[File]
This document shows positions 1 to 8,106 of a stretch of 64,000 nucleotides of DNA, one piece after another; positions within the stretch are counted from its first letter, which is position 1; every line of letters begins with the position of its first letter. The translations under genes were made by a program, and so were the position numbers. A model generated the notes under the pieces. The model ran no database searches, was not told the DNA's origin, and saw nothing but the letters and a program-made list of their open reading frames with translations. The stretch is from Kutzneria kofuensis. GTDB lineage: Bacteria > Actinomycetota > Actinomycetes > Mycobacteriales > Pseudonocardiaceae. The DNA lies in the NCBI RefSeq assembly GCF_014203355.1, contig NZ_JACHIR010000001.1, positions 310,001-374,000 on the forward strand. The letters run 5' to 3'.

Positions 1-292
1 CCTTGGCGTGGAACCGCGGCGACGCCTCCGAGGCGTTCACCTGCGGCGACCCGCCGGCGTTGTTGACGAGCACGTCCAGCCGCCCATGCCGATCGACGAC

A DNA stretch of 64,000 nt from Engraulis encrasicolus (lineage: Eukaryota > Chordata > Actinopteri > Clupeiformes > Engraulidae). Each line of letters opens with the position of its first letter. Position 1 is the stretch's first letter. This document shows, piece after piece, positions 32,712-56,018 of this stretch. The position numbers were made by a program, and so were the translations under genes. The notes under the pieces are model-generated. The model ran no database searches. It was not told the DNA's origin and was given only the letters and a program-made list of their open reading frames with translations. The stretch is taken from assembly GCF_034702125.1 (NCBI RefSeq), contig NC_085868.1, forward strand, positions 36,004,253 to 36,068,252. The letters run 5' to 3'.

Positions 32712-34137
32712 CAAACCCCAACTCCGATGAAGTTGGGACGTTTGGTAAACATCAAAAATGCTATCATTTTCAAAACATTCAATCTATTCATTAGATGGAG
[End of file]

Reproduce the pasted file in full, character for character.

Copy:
This document shows positions 1 to 8,106 of a stretch of 64,000 nucleotides of DNA, one piece after another; positions within the stretch are counted from its first letter, which is position 1; every line of letters begins with the position of its first letter. The translations under genes were made by a program, and so were the position numbers. A model generated the notes under the pieces. The model ran no database searches, was not told the DNA's origin, and saw nothing but the letters and a program-made list of their open reading frames with translations. The stretch is from Kutzneria kofuensis. GTDB lineage: Bacteria > Actinomycetota > Actinomycetes > Mycobacteriales > Pseudonocardiaceae. The DNA lies in the NCBI RefSeq assembly GCF_014203355.1, contig NZ_JACHIR010000001.1, positions 310,001-374,000 on the forward strand. The letters run 5' to 3'.

Positions 1-292
1 CCTTGGCGTGGAACCGCGGCGACGCCTCCGAGGCGTTCACCTGCGGCGACCCGCCGGCGTTGTTGACGAGCACGTCCAGCCGCCCATGCCGATCGACGAC

A DNA stretch of 64,000 nt from Engraulis encrasicolus (lineage: Eukaryota > Chordata > Actinopteri > Clupeiformes > Engraulidae). Each line of letters opens with the position of its first letter. Position 1 is the stretch's first letter. This document shows, piece after piece, positions 32,712-56,018 of this stretch. The position numbers were made by a program, and so were the translations under genes. The notes under the pieces are model-generated. The model ran no database searches. It was not told the DNA's origin and was given only the letters and a program-made list of their open reading frames with translations. The stretch is taken from assembly GCF_034702125.1 (NCBI RefSeq), contig NC_085868.1, forward strand, positions 36,004,253 to 36,068,252. The letters run 5' to 3'.

Positions 32712-34137
32712 CAAACCCCAACTCCGATGAAGTTGGGACGTTTGGTAAACATCAAAAATGCTATCATTTTCAAAACATTCAATCTATTCATTAGATGGAG